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BBC Scotland's Willie Johnston reports
"The acrid smoke is all pervasive, clinging to clothes and invading homes"
 real 56k

Tuesday, 3 April, 2001, 22:49 GMT 23:49 UK
Pyres prompt health fears
Burning pyre
The concerns were raised by a local group
Air tests are to be carried out after fears that the smoke from foot-and-mouth pyres could cause health problems.

Monitoring is to start in Dumfries and Galloway within days after a local group raised concerns that the smoke could have an effect on those living nearby.

But health officials are playing down the risk and hope the research will back them up.

Annandale and Eskdale Council for Voluntary Service raised the concerns that the fires for burning animal carcasses could be affecting public health.

Foot-and-mouth in Scotland
122 confirmed cased on 3 April
Animals slaughtered:
82,000 sheep
1,000 cattle
Of these:
11,000 sheep with tracings to Longtown Market, Cumbria
66,000 at farms within 3km of infected sites
5,000 at adjacent farms
1,000 cattle in Dumfries and Galloway

The group says railway sleepers used in the fires are soaked in bitumen, red diesel, and coal.

And spokesman Paul Thomas is calling for reassurance that the fires are not releasing carcinogenic materials into the air.

He said: "My understanding is that it is the known science that this releases dioxins into the atmosphere in sufficient concentrations within a 3km radius of the pyres to cause very serious long-term health problems."

Dumfries and Galloway Council has called in consultants who will start air monitoring tests in the next few days.

Director of public health Dr Derek Cox says information from the tests should be available in 10 days' time.

But while he accepted that people suffering from conditions like asthma may see symptoms worsening in the short term, he was "pretty sure" there would be no long-term effects.

Delivering message

All but two of the 122 confirmed foot-and-mouth cases in Scotland have been in Dumfries and Galloway, with the other two nearby in the Borders.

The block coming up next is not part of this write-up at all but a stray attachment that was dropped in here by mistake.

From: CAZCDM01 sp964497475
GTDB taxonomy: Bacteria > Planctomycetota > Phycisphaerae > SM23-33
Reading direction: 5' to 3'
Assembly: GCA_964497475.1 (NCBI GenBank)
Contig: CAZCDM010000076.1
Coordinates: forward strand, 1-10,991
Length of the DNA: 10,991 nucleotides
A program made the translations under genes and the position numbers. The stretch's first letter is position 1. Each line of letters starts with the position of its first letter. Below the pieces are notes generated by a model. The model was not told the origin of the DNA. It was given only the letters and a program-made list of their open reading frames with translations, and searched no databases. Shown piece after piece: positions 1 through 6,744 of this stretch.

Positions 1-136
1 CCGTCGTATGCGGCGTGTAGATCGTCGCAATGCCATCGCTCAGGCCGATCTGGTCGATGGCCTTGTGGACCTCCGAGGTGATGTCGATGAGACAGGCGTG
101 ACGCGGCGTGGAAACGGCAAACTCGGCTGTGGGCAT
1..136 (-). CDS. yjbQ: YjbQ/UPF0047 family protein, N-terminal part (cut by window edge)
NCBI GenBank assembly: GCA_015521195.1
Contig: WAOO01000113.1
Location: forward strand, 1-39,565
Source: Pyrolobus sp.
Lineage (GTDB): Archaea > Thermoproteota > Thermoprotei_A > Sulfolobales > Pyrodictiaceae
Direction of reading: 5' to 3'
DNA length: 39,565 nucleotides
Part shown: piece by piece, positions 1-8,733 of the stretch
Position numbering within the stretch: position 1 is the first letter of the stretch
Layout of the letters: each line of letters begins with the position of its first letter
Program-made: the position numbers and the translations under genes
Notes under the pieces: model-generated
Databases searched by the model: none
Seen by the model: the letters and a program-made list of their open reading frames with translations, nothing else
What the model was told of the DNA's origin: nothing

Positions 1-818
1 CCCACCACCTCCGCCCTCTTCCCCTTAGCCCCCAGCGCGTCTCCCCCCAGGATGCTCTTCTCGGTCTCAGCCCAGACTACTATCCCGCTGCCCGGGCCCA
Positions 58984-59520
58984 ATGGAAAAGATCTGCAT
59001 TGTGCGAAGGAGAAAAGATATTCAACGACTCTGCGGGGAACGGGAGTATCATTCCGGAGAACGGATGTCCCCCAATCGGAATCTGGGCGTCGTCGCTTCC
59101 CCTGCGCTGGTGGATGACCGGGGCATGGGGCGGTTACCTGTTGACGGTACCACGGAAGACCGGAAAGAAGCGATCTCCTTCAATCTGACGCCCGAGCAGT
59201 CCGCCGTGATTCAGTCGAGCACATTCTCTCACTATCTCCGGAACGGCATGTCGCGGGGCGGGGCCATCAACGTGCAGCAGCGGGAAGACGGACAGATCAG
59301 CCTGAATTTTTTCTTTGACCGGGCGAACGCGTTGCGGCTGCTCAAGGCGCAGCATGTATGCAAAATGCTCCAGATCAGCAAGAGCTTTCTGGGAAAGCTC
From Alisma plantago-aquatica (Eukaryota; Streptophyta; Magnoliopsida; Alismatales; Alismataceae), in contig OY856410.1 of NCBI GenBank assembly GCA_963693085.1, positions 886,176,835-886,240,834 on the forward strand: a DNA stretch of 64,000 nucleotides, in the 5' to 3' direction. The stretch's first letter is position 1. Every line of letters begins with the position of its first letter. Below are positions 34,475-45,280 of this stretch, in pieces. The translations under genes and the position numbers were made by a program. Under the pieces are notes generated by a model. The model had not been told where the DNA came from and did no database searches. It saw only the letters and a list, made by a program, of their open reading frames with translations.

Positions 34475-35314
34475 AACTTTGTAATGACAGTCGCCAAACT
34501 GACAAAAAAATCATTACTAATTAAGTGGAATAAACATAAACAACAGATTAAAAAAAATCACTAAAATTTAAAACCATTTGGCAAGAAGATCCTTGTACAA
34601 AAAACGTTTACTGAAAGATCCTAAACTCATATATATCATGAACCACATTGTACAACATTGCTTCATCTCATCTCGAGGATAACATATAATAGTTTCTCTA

The health fears were raised as First Minister Henry McLeish travelled to the United States to stress that Scotland is open for business.

He is aiming to get the message across during Tartan Week, which is held to recognise the part Scots played in the development of America.

The Scottish delegation will include actor Sir Sean Connery and Enterprise Minister Wendy Alexander, who has announced a 13.5m aid package for Dumfries and Galloway.

Peter Lederer, the new chairman of visitscotland, said details of how the organisation will spend its 5m share of the cash will be announced on Wednesday.


The government has brought forward a belated and inadequate scheme

SNP leader John Swinney
However, Scottish National Party leader John Swinney criticised the help on offer during a visit to Caithness and Sutherland.

He called for a "much more ambitious" package of aid for tourism and hard-pressed businesses across rural Scotland.

"Nearly two weeks ago, Henry McLeish promised that the Scottish government would develop 'consequential compensation' for businesses hit by the foot-and-mouth crisis. We have not had anything like that," he said.

"Instead, the government has brought forward a belated and inadequate scheme, with most of the money going to quangos."

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See also:

03 Apr 01 | Scotland
Scotland launches tourism offensive
31 Mar 01 | Scotland
Blair praises foot-and-mouth efforts
28 Mar 01 | Scotland
Animal disease spreads in Scotland
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